Hockey's Cory Schneider Shares Midseason Thoughts
Dec. 14, 2005
Sophomore goaltender Cory Schneider and the Boston College hockey team (9-4-1, 8-2-1) enters the midseason break tied for first place in Hockey East. Schneider, who hails from Marblehead, Mass., will represent the United States as a member of the 2006 Junior National Team in Vancouver, British Columbia, from Dec. 26, 2005 until Jan. 5, 2006.
Q: Heading into the midseason break, give us your assessment of the team's performance so far.
A: I think that we've gotten off to a really good start so far this year. At the beginning of the year, considering all the freshmen and young guys we had coming in and all the veterans like [Pat] Eaves, [Ryan] Shannon and [Andrew] Alberts who had left, I don't think anyone expected us to be doing this well so far in the first half. With that being said, I think that there's a lot we can work on--like special teams and team defense. There are so many things that we can continue to work on. It's kind of exciting that we can get that much better than where we are now.
Q: This team has 10 freshmen and 14 underclassmen who play regularly. What challenges does such a young roster present for a team?
A: With all the young guys, you're going to have a lot of growing pains. It's just freshmen learning how to the play the game, and they're going to make rookie mistakes. Even with some of the sophomores, we're still learning too, because it's only our second year. I think it forces the sophomores into an upperclassmen role. So, that puts some more responsibility and leadership on us. It's harder for the seniors and juniors, too, because they have to help lead all these younger guys. They've done a great job so far, being so few of them.
Q: Is there any one player or one thing that has surprised you this season?
A: I think the player who has stood out the most so far has been Chris Collins. You've always seen it in him. You've seen the talent and flashes of brilliances over the past three years. The puck just hasn't been going in the net for him. But, this year he has really put it all together. He's doing what he's been capable of all along. That's been great for the team, and that's great for him to really establish himself as that kind of player.
A: They're both great kids, first off. They're really positive in the locker room--they're never negative or sour about not playing. They are really glad to be there, and they work hard on the ice everyday. I think that definitely projects to the other guys in the locker room. They're both big kids, at 6-foot-2 and up. They take up a lot of the net and have good movement. Pearce is quick on the butterfly, and Reasoner is good with his glove. They're both playing really well in practice. If either of them were to play in a game, we'd be fine. I think they'd do a great job.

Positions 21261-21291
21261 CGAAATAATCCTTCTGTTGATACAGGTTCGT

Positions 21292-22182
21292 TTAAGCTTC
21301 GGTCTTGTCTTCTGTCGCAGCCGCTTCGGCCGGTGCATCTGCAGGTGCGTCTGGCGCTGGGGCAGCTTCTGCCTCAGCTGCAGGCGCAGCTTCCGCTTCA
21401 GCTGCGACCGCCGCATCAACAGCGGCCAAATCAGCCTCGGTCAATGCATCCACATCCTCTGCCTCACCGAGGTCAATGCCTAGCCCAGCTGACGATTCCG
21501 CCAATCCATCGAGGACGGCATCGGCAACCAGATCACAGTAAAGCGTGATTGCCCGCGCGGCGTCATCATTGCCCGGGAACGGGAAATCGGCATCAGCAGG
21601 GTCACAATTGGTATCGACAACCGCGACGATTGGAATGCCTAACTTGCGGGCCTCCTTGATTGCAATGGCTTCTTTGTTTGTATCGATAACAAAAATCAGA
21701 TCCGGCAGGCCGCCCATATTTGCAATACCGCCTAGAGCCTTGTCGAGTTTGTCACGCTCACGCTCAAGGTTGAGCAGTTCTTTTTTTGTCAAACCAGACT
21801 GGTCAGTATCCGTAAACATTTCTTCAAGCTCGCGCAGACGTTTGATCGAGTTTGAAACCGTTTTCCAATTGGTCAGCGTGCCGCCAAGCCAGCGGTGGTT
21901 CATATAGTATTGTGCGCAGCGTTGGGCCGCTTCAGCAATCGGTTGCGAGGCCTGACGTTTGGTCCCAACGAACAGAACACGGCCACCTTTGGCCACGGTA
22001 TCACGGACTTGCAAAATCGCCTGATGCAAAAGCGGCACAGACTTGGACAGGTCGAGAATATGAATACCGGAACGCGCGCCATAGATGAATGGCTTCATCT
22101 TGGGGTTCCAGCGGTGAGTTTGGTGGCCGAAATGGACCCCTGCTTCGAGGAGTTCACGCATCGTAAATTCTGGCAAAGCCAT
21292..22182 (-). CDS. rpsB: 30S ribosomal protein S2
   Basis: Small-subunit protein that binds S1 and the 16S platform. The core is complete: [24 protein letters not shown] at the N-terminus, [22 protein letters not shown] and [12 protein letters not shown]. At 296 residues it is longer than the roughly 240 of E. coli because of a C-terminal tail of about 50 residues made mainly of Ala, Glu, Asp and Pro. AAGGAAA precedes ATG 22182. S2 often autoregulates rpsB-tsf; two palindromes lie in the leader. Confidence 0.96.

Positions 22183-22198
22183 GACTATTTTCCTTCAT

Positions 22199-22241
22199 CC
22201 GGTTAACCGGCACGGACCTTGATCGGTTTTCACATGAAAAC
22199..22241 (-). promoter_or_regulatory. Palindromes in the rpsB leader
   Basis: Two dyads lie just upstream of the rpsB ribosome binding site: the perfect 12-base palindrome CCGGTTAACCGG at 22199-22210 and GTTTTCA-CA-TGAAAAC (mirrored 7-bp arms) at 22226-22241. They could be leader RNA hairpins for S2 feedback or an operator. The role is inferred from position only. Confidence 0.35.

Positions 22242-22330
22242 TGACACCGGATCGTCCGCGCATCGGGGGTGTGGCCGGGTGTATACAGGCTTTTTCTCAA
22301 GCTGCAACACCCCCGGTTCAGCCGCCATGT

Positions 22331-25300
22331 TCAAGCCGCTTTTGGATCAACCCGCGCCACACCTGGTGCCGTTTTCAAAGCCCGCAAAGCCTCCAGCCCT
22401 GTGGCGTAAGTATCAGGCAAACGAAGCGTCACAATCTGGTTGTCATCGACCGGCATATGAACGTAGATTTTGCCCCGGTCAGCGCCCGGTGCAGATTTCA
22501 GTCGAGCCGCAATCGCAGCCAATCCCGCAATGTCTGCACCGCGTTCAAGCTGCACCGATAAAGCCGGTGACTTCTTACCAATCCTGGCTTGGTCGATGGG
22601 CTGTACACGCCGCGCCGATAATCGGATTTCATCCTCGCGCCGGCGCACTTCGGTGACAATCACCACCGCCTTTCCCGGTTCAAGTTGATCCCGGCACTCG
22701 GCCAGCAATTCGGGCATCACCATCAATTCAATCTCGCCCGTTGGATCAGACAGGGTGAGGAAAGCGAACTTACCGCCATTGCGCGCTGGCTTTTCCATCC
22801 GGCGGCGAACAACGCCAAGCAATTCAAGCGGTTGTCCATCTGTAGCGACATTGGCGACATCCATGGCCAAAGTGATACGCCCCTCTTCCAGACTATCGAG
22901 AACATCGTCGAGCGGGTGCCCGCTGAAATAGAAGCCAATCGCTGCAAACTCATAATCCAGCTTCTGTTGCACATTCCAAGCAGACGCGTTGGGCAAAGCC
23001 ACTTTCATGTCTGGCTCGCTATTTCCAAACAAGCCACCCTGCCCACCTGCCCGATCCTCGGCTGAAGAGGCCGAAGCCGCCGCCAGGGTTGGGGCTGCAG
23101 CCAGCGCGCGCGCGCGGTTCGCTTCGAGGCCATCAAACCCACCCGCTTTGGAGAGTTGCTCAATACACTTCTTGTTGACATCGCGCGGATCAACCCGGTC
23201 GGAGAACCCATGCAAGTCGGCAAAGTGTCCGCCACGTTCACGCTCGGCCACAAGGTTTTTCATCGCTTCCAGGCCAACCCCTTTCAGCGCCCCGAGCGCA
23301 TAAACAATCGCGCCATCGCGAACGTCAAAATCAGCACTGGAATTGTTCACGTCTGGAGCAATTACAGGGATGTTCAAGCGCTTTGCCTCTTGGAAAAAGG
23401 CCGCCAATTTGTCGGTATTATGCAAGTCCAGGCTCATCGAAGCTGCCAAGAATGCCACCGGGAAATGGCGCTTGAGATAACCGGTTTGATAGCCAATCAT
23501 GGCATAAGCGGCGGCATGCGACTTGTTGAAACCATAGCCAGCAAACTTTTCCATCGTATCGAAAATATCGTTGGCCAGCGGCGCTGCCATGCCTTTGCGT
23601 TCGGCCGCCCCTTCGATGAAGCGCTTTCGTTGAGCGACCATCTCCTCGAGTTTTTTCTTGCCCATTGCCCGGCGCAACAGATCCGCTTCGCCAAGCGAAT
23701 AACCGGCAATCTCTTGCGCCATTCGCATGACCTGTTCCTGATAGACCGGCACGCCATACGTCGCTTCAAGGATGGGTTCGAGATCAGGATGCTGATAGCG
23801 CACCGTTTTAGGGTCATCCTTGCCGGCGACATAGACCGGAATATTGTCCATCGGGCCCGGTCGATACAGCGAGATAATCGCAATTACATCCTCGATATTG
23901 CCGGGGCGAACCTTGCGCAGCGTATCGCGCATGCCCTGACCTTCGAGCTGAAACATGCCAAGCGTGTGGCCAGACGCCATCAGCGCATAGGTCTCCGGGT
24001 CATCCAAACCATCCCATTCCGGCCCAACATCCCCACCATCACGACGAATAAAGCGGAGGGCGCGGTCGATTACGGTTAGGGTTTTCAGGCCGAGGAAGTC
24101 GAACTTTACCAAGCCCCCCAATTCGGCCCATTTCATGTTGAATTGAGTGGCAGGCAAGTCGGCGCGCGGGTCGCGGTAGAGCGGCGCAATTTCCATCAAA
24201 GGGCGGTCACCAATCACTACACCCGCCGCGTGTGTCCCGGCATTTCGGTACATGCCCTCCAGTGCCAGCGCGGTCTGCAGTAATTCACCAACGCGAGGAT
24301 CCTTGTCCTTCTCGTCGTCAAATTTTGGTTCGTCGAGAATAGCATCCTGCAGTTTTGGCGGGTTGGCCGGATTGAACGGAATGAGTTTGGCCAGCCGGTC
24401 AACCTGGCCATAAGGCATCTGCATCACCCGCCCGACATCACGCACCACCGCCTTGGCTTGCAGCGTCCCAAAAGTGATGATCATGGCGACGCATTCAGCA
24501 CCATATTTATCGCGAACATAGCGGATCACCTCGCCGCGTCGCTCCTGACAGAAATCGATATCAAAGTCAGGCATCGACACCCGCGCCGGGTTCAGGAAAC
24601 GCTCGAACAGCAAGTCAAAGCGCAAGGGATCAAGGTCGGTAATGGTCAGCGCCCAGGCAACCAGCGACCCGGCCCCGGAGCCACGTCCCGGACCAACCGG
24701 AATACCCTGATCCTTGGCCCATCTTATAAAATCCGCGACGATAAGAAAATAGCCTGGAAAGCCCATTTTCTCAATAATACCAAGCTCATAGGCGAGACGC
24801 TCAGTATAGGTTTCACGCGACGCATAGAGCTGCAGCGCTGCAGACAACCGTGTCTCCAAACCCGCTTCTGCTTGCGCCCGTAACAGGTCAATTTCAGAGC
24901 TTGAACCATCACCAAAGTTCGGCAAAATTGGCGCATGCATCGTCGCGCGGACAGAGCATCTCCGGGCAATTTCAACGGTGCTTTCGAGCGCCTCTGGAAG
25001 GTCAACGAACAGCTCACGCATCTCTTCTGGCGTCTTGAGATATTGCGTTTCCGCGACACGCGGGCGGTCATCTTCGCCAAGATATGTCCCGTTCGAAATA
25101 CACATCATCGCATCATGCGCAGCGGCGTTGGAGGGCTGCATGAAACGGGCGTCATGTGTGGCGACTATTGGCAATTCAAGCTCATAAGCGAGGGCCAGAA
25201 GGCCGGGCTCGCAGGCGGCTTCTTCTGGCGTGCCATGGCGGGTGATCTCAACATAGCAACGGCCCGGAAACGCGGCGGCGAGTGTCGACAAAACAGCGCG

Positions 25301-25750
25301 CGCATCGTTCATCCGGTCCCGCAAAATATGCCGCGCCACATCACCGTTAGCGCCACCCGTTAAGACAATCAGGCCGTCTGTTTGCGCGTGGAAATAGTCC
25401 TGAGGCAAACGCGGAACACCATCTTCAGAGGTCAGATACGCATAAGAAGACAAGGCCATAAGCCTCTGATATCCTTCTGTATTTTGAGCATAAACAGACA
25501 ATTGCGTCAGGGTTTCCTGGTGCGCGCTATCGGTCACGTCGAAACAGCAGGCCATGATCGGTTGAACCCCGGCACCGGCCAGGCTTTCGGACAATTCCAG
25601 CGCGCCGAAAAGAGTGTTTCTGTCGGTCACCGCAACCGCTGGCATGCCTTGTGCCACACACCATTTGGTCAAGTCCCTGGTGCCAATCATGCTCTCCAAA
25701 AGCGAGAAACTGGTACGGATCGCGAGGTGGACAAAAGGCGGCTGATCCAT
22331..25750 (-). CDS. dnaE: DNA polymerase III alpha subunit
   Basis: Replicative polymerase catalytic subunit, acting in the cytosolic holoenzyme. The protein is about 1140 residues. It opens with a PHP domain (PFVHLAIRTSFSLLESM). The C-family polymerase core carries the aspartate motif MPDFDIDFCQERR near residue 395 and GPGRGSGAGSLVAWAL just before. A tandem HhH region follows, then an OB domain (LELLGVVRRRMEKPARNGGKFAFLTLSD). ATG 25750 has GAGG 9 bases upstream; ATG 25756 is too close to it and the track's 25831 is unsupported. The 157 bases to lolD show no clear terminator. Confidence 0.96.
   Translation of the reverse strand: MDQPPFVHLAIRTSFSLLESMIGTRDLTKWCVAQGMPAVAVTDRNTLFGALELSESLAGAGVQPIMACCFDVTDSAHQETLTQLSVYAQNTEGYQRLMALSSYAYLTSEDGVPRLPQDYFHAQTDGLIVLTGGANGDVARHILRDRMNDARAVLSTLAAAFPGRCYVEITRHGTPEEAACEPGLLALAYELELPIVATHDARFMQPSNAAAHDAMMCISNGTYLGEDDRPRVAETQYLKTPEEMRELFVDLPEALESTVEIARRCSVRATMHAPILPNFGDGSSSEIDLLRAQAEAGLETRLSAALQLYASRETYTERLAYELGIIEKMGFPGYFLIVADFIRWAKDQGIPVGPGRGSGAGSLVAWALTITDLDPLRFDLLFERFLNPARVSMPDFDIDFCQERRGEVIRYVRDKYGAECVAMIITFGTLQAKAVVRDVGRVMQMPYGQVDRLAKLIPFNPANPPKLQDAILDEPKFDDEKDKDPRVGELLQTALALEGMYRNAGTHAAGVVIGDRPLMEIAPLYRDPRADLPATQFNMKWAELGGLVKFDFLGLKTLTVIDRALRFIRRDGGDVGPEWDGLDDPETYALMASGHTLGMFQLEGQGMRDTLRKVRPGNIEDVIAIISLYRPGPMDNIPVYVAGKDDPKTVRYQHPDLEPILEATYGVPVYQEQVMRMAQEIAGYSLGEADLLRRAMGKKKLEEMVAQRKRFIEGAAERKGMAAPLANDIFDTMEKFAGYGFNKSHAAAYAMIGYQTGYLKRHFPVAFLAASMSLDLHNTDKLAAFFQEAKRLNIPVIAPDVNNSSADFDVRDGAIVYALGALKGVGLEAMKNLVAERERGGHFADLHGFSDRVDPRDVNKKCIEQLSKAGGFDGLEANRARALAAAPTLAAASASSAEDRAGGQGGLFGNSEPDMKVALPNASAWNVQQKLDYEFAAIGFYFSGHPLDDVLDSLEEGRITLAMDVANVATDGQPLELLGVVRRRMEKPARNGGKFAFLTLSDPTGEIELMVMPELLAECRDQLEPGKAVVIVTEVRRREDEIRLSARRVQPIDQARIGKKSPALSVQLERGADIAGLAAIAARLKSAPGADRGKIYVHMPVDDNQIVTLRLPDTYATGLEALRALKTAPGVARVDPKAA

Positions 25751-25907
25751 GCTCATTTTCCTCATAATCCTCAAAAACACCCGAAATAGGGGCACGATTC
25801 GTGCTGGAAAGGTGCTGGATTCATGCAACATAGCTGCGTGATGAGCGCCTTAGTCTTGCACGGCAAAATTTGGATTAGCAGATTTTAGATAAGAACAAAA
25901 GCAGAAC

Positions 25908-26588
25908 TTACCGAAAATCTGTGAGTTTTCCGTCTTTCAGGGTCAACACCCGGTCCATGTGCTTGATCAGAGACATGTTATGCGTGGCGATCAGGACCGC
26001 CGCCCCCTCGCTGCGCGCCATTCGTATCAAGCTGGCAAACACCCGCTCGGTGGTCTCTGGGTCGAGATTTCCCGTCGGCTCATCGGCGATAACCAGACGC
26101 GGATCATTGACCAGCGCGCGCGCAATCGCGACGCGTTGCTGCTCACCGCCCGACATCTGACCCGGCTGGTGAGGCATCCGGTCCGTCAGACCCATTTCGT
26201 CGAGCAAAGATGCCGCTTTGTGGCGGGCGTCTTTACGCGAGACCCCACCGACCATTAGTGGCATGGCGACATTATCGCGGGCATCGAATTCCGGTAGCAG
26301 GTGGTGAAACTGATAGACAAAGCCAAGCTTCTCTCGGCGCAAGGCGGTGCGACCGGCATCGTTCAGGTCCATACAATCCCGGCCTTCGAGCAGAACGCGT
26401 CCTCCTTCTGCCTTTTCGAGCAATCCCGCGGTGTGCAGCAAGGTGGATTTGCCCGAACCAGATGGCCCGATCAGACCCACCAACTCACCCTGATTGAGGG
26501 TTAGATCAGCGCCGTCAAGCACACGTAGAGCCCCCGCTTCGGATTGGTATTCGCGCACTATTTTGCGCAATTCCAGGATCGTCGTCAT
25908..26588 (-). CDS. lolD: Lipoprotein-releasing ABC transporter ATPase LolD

Q: You currently rank among Hockey East leaders with a 1.72 goals against average in league games. That's a great credit to you and to your teammates playing in front of you. Talk about the defensemen.
A: Having four freshmen on the defense at the beginning of the year seemed to be a little cause for concern. People didn't know what the defense was going to look like after last year's team. The freshmen kind of struggled early on - I think we all did as a team. [Peter] Harrold and [Mike] Brennan have really kept them together. Harrold is logging 30 minutes of ice every night, which is ridiculous. He never makes many mistakes, and it's so good to have him out there. The same goes for Brennan - he's very physical and is pretty sure in his own zone. It's good to have those two guys out there. I think that the freshmen have gotten better with every game. [Anthony] Aiello wasn't playing at first, and now he's a fixture in the lineup. [Tim] Filangieri is markedly better - the same goes for [Tim] Kunes and [Brett] Motherwell. I think that they've really started to figure it out. We could really have a very good team defense if they keep it up.
Q: How hard is it for you to adjust to a largely new defensive group - and each of their individual traits/styles? Last year, you played with a veteran group; this year you have mostly new - and young - faces in front of you.
A: It's not necessarily bad. Last year's group was a great group. They were familiar with each other, and they were smart, skilled players. It's hard to replace that. With the young guys this year, they bring a lot of energy and an eagerness to learn. They want to learn as much as they can. For me, having had all the seniors last year, they kind of took control and did what they were comfortable with. This year, it's forced me to be a little more vocal. We're still working on our communication and what we'd like to do with the puck - defensemen and myself. I think as we work throughout the year, that's going to get a lot better.
Q: As a freshman last season, you alternated net duties with Matti Kaltiainen. What did you learn from playing with Matti for one year?
A: I learned how to handle myself in big games. We're a top program and we're going to be playing in a lot of big games. I think that early on in the season, the coaches kind of sheltered me from some of those big games--games like at Maine and UNH and BU. I was able to watch Matti and see how he handled and dealt with it. They kind of let me ease in with teams that I could get some confidence against. I think it was great having him in front of me to make that transition from high school to college. He was a great goalie, too, so it's never bad having two good goalies. It was sad to see him go.
Q: This year, you've played every minute of every game. How have you adjusted to this arrangement? Are there any advantages or disadvantages to playing on back-to-back nights?